There has been concern among Republicans about the House seats relinquished by 26 GOP incumbents. Whether they are seeking another office or simply retiring, those 26 incumbents have left seats, in more cases than not, are vulnerable to Democratic capture.
One open seat that has caused considerable consternation for Georgia and national Republicans is in Georgia’s 7th District (Forsyth-Gwinnett Counties), where Rep. Rob Woodall, R-Ga., is retiring after 10 years.
In 2018, Woodall and just about everyone else was stunned when he came within 433 votes of losing to Democrat Carolyn Bourdeaux. With Woodall out and a 12-candidate GOP primary in play, Bourdeaux seemed a slam-dunk to put the 7th in Democratic hands this year.
But this attitude has changed completely since Rich McCormick — emergency room physician, onetime U.S. Marine Corps pilot, and father of 7 — captured the GOP nomination with 62% of the vote and thus eliminated the need for a runoff.
Since then, growing attention has been paid to the conservative Republican known as the “Dynamo Doctor” and wife Debra (also a physician and known in the area as “Doctor Debra”).
While McCormick is a stalwart conservative on economic issues and a proud Christian, he also takes those views into communities in which they are rarely heard: Haitian churches, the Indian community, and in black neighborhoods of a district that is now roughly 20% black.
“I loved Jack Kemp!” McCormick told us, referring to the late New York congressman and 1996 Republican vice presidential nominee. “He taught us how important it was to embrace minorities and immigrants and never to write them off as voters.”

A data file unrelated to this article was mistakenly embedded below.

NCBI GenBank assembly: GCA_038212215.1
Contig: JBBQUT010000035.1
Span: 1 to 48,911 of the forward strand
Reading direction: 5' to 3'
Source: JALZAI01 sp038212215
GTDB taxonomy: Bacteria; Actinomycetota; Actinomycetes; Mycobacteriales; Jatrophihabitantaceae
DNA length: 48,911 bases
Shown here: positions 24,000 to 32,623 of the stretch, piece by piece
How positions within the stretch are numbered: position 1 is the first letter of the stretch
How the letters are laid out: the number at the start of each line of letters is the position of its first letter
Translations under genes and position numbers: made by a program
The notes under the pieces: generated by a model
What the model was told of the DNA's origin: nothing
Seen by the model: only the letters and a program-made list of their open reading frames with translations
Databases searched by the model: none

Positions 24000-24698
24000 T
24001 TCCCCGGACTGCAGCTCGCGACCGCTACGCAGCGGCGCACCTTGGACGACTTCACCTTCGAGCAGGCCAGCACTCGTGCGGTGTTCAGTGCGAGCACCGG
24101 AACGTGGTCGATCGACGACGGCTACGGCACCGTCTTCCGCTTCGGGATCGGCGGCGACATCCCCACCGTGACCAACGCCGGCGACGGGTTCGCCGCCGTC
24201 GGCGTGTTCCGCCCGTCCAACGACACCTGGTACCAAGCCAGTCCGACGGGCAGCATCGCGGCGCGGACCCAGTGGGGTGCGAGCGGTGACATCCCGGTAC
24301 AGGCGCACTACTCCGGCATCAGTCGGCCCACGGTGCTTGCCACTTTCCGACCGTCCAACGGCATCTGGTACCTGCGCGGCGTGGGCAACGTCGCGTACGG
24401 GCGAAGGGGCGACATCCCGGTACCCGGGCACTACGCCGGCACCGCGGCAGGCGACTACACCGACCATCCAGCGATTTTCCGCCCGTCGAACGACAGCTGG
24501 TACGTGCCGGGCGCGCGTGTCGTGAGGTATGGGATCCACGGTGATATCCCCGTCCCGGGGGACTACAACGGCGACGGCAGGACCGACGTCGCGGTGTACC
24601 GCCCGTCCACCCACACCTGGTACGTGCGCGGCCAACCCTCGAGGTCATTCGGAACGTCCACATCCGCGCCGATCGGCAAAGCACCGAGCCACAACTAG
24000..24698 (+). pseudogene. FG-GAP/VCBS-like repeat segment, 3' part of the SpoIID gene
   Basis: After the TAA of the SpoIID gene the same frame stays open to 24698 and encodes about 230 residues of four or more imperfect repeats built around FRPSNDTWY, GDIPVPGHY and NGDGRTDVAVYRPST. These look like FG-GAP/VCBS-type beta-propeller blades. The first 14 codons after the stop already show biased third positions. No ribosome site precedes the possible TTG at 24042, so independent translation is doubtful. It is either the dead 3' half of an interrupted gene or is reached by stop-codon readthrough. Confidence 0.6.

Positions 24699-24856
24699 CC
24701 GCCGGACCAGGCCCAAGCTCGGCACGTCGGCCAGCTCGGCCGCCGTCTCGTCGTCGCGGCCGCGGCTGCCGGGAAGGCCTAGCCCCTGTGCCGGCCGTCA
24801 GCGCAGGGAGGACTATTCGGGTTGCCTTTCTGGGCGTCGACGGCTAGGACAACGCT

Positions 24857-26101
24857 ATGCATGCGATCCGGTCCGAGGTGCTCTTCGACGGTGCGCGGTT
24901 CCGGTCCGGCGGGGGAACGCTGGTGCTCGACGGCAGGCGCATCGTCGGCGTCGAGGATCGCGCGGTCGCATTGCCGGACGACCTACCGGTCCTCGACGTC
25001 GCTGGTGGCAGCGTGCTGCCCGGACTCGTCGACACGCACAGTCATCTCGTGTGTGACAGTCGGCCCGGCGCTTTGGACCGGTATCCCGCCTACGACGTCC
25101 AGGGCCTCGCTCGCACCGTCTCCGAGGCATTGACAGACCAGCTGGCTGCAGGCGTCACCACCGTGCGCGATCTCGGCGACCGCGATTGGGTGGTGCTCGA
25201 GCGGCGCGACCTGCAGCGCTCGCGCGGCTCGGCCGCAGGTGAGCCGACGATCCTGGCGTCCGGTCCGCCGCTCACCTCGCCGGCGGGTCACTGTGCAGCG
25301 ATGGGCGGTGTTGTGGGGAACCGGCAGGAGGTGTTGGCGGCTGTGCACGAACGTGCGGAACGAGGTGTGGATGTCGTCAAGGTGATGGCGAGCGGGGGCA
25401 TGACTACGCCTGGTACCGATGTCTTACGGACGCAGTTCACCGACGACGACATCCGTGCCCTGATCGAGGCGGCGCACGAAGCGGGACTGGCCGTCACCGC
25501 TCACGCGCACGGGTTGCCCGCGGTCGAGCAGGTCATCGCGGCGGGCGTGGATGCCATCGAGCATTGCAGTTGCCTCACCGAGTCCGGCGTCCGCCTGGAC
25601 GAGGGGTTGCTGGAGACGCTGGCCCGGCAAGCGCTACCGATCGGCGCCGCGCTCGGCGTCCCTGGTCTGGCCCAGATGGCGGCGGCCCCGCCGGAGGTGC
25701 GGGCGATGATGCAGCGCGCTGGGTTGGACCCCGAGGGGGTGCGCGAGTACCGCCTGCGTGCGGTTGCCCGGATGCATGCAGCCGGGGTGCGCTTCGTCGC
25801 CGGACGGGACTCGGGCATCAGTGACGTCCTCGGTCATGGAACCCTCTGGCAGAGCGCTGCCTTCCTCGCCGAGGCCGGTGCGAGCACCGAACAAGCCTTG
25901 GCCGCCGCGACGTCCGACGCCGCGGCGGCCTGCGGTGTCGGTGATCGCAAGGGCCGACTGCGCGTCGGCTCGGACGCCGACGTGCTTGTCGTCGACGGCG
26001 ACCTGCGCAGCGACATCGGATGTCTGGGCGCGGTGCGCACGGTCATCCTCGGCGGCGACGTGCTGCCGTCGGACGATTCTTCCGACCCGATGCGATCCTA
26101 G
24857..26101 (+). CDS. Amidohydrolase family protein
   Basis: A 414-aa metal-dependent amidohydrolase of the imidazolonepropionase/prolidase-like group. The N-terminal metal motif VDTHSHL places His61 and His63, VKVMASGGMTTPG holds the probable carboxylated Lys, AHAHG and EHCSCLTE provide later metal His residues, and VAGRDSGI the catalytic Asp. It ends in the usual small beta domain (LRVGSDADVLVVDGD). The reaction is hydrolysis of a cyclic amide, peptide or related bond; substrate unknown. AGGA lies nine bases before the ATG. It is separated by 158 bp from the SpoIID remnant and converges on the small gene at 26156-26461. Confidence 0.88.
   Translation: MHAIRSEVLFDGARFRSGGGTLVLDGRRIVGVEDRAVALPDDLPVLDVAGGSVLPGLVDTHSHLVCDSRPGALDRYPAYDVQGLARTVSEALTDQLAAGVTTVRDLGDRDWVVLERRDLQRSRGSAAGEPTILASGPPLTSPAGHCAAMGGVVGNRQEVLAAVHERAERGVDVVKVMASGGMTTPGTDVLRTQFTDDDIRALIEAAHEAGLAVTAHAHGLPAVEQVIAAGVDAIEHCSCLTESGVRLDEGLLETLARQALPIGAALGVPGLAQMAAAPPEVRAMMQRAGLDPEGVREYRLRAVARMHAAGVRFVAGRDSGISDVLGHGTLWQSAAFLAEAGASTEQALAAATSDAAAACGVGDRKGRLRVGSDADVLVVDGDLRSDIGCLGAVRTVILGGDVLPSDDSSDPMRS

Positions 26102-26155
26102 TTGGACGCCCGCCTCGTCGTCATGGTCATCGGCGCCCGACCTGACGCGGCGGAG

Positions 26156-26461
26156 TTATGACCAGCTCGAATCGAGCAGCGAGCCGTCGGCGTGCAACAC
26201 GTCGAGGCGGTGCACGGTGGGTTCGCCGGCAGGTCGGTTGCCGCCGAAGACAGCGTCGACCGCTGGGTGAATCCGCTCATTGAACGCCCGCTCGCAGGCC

Regarding President Donald Trump, McCormick said: “You may not like certain things about him, but are you going to ruin the country by voting against him over something he said? I tell people just consider the alternative.”
His Democratic opponent suffered some recent embarrassment. According to Georgia State University records, Prof. Bourdeaux taught just two classes at GSU over the past four years. In 2016, the last year Bourdeaux was not on administrative leave to run for office, she taught one class, “PMAP 8111 – Public Service and Democracy.” This class was held once a week for 2½ hours, the semester ran 16 weeks.
“So Prof. Bourdeaux’s total in classroom time in 2016 was just 40 hours,” McCormick campaign manager Al Chaul said. “GSU Students and Georgia taxpayers paid Prof. Bourdeaux $134,204.40 in 2016.”
Whether Rich McCormick, and his different style of conservative wins and breaks new ground for his party is likely to be a much-discussed political story of 2020.
John Gizzi is chief political columnist and White House correspondent for Newsmax. For more of his reports, Go Here Now.